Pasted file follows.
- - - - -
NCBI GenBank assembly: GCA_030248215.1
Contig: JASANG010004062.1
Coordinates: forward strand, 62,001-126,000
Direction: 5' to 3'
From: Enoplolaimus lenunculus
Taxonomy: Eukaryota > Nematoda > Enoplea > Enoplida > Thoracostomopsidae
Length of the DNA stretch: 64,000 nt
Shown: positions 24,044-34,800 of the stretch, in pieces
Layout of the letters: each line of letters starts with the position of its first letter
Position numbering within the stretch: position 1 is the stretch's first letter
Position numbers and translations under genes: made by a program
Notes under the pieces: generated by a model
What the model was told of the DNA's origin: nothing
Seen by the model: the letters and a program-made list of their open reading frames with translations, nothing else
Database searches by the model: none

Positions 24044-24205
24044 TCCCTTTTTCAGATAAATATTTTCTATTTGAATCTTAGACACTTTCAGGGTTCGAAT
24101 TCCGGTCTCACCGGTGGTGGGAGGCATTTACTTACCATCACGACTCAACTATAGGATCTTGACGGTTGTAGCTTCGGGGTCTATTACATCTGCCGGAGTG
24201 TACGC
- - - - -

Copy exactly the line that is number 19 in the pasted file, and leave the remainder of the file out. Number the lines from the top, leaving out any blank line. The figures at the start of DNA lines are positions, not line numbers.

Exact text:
24201 TACGC